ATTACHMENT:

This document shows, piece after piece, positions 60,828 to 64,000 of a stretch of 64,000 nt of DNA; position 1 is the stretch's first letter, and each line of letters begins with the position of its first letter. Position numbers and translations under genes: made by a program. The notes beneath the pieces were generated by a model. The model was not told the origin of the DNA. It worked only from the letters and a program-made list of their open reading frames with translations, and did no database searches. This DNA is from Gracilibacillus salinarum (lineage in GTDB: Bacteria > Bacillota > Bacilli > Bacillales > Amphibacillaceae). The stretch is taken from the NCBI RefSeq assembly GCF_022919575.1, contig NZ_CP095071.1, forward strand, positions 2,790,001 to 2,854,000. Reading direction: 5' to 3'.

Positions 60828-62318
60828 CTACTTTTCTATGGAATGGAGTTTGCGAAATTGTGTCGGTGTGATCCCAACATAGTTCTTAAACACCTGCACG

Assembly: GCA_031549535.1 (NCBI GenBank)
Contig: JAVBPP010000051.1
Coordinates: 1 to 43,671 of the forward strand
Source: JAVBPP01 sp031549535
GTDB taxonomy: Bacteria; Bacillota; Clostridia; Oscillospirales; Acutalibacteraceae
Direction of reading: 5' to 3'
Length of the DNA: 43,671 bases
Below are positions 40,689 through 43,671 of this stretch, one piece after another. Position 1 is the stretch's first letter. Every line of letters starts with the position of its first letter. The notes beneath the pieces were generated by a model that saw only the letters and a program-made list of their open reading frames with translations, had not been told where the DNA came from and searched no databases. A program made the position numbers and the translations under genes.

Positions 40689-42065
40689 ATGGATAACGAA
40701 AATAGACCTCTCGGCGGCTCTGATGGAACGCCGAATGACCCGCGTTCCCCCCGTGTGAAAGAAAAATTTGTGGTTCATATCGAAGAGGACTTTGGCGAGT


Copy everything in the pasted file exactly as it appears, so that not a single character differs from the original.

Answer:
This document shows, piece after piece, positions 60,828 to 64,000 of a stretch of 64,000 nt of DNA; position 1 is the stretch's first letter, and each line of letters begins with the position of its first letter. Position numbers and translations under genes: made by a program. The notes beneath the pieces were generated by a model. The model was not told the origin of the DNA. It worked only from the letters and a program-made list of their open reading frames with translations, and did no database searches. This DNA is from Gracilibacillus salinarum (lineage in GTDB: Bacteria > Bacillota > Bacilli > Bacillales > Amphibacillaceae). The stretch is taken from the NCBI RefSeq assembly GCF_022919575.1, contig NZ_CP095071.1, forward strand, positions 2,790,001 to 2,854,000. Reading direction: 5' to 3'.

Positions 60828-62318
60828 CTACTTTTCTATGGAATGGAGTTTGCGAAATTGTGTCGGTGTGATCCCAACATAGTTCTTAAACACCTGCACG

Assembly: GCA_031549535.1 (NCBI GenBank)
Contig: JAVBPP010000051.1
Coordinates: 1 to 43,671 of the forward strand
Source: JAVBPP01 sp031549535
GTDB taxonomy: Bacteria; Bacillota; Clostridia; Oscillospirales; Acutalibacteraceae
Direction of reading: 5' to 3'
Length of the DNA: 43,671 bases
Below are positions 40,689 through 43,671 of this stretch, one piece after another. Position 1 is the stretch's first letter. Every line of letters starts with the position of its first letter. The notes beneath the pieces were generated by a model that saw only the letters and a program-made list of their open reading frames with translations, had not been told where the DNA came from and searched no databases. A program made the position numbers and the translations under genes.

Positions 40689-42065
40689 ATGGATAACGAA
40701 AATAGACCTCTCGGCGGCTCTGATGGAACGCCGAATGACCCGCGTTCCCCCCGTGTGAAAGAAAAATTTGTGGTTCATATCGAAGAGGACTTTGGCGAGT